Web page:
Bart Daniels: 2 gold plated state quarters, 1971 Ike, 2 1999 Susan B. dollars
Troy Young: 2 2012 NA $1, roll of wheat pennies
Rusty King: 2 Garfield $1
David Elliott: Coin Clinic book, Blue 20th century type set album, Mercury dime book
Ed Lifur: 1950D half, 1981S half
Quint Aninao: 1943 steel penny
Thomas Charleton: 1903 nickel
Ron Jahn: Coin Club Medal and 2 wooden nickels
Jeff Allen: Mexican mint set
Garret Allen: 2 Peru coins
Jack Gruhler: Zodiac copper medal
Larry Demangate: Krause 19th C. World Coin Book
Mystery box: was there, but not noted
Jeff Allen won a fine 1936S walking liberty half for $13.50 donated by Larry Demangate.
Jeff Allen won a a cleaned and tooled 1884 Morgan for $22.
Doug MacDonald won the quarter pot, he was not there to collect.
I WANT TO THANK EVERYONE WHO DONATES TO THE RAFFLE!
Upcoming Coin Shows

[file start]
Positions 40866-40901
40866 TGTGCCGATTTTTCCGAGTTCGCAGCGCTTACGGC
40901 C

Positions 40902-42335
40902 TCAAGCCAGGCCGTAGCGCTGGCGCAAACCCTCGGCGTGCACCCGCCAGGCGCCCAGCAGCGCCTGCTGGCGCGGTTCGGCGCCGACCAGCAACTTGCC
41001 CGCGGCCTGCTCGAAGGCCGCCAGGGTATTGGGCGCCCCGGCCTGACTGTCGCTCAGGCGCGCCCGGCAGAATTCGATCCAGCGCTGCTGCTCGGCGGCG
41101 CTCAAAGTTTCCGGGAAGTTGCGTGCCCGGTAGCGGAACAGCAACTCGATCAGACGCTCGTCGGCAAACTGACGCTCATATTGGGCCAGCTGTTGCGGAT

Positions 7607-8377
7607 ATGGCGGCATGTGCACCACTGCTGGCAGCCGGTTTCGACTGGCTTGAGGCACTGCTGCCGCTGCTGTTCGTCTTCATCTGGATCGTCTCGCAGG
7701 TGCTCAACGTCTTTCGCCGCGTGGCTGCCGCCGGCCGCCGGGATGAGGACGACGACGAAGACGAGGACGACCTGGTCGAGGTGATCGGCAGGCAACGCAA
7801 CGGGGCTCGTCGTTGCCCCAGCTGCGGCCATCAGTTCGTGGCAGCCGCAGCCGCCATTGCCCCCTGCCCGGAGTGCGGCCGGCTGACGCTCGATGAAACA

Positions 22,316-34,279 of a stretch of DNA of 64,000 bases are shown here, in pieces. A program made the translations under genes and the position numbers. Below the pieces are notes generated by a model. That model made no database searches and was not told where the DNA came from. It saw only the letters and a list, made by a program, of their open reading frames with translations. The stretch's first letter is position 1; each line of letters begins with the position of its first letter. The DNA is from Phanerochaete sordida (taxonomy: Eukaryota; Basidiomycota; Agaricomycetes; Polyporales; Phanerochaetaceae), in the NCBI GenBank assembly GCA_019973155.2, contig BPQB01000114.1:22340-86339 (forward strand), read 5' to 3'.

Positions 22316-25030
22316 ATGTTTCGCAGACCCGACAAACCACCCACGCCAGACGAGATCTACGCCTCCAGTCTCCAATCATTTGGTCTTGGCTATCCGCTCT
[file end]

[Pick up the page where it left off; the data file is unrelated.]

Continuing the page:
September 16 Livermore Valley Coin Show,10-4 Elk’s Lodge, 940 Larkspur. Info: Steve Kramer, 925 422-3794. PO Box 610,
Livermore, CA 94551
September 29 Coin Collectors Retreat, 10-4:30
Vallejo, Heritage Theater, 734 Marin Street, Topics: SF Mint, Ancient can be fun, the color of Money, Tales of Gold. Info: www.
solanocoinclub.com, 707 246-6327, EMPORI@juno.com
October 5-6 Sacramento Valley Coin Club Show 10-6 Fri, 10-4 Sat. Elk’s Lodge #6, 6446 Riversid eBlvd. Admission is $2. Free for
under 18. Door prizes. Info: www.sacvalcc.org
David Elliott….......... President….......…815-8625
Rusty King..............Vice President......... 673-6745
Doug Larson............Past President..........843-0162
Andre Azzam ..............Secretary….........338-0707
Ken Hopple ....…..........Director..............677-1544
Paul Williams…..........ANA Rep.............720-5395